Free and Public

EBOLA AND WHO REFORM: WHO CARES? By Charles Clift, Senior Consulting Fellow, Centre on Global Health Security, Chatham House

The ongoing Ebola story has highlighted the importance of the World Health Organization (WHO) in coordinating international action to combat emerging infectious disease threats. But it has also revealed the deficiencies in its performance which have now allowed a disease outbreak in West Africa to turn into a major international emergency. But in the current crisis in West Africa blame for its performance has been more prevalent than praise. As even its senior officials now admit WHO was too slow to recognize the potential seriousness of the outbreak – while also blaming the cutbacks in its emergency response capability agreed by its member states, as well as the unusual nature of the outbreak which it says caught the international community as a whole on the hop. The officials also point out that WHO is a technical assistance agency: there to help and advise governments on how to respond and supply needed expertise rather than run emergency healthcare operations on its own account.

On the other hand, some NGOs such as MSF, working to combat Ebola on the frontline, have criticized WHO’s slow response. They say that it should have recognized much earlier than it did the need to take the lead in mobilizing funding and personnel from other international actors to strengthen the weak healthcare infrastructures in the affected countries, as well as intensifying its own efforts to support governments with technical assistance and expertise.

Others blame WHO’s slowness and lack of leadership on its fundamental structural problems, which the reform programme launched by Margaret Chan in 2010 was intended to address. These structural problems include both its funding and its unique structure of regional offices which elect their own leaders. Much adverse comment has been directed at the role of WHO’s Africa regional office in Brazzaville which Peter Piot recently described as being staffed with political appointees rather than the most capable people, and the alleged lack of good cooperation between Brazzaville and Geneva. While there is undoubtedly financial stringency in WHO, and a severe shortage of experienced staff in HQ, the case is different with country staffing. The three most affected countries have country office staff exceeding 100 in total, there are nearly 750 in the country offices in the West African region as a whole, and there is nearly 600 staff in the regional headquarters in the Congo. In addition the African region has nearly 2500 contracted staff involved in polio eradication. It is hard to believe that more could not have been done with all these staff on the ground if properly mobilized and managed.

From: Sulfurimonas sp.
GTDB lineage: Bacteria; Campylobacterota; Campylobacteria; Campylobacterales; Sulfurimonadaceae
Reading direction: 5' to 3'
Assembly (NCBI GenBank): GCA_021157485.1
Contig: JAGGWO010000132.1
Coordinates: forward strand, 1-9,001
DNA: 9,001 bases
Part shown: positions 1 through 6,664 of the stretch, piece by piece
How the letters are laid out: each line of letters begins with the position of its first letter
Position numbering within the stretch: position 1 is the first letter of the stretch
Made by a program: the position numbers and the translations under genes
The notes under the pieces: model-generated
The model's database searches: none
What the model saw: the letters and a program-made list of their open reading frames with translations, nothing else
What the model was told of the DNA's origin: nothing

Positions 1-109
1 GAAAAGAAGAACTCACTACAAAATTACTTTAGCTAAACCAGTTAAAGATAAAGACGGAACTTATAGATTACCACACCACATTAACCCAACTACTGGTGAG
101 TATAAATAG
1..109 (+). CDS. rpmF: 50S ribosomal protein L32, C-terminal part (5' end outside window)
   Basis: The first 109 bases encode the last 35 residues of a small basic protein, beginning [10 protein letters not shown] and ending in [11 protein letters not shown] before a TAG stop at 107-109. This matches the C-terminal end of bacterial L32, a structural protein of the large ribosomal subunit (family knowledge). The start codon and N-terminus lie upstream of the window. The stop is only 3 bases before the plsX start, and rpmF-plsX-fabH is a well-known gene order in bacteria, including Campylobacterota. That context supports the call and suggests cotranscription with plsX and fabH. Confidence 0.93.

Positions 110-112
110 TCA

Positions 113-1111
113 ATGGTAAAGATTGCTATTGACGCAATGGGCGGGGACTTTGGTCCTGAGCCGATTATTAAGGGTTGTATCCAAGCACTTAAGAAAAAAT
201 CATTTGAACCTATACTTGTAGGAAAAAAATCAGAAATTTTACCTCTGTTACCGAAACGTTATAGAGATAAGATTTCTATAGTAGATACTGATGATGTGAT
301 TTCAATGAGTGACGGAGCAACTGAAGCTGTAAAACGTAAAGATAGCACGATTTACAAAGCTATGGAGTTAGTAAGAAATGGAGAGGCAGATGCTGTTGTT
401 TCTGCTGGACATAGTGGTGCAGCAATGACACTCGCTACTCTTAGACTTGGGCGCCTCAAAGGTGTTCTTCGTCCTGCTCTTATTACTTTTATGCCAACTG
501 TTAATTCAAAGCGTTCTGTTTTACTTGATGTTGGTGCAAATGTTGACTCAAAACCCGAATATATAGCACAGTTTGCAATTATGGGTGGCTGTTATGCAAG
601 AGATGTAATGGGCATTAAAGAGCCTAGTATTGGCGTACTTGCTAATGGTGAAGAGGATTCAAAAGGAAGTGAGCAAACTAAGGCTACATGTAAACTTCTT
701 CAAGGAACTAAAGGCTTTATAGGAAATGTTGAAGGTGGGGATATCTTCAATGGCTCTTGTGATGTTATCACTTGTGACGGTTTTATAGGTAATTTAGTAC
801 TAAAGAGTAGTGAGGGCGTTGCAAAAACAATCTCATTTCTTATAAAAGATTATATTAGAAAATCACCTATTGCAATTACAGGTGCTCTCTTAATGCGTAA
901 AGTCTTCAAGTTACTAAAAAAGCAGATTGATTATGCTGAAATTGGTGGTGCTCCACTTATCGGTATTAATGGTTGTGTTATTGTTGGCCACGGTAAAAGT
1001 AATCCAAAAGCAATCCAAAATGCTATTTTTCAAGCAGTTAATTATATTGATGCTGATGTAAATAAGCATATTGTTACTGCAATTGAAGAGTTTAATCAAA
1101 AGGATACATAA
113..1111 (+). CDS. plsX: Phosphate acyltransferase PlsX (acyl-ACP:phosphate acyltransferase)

A report on WHO reform published in May this year, based on the deliberations of a working group convened by Chatham House, noted that WHO’s core functions as defined by WHO excluded explicit reference to promoting and maintaining global health security, specifically including its response to disease outbreaks and public health emergencies.

But the report focused mainly on the WHO’s structural problems that the ongoing internal reform process in WHO was not dealing with. The Ebola story illustrates many of these. The report asked: whether WHO really needed six semi-autonomous regional offices? Was this not a recipe for conflict and slow and poor decision-making? And did it need 150 country offices? How did politicization and the politics of patronage adversely affect WHO’s performance, credibility and effectiveness at all three levels of the organization? Was its complex governance structure not the main reason that it spends one third of its budget on administration and management at the expense of its technical programmes? Were there not more efficient ways to do what WHO needed to do? Why was WHO often reluctant to lead rather than to follow its member states? Why did the member states countenance this state of affairs?

The report has evoked practically no response at all – from governments, the academic community, NGOs or anyone else for that matter. Why is this?

A plausible explanation, which was suggested often by one of the members of the Chatham House working group, is that no one cares sufficiently about WHO reform to do anything about it. The status quo is too comfortable, or not sufficiently uncomfortable, for any member state to want to change things.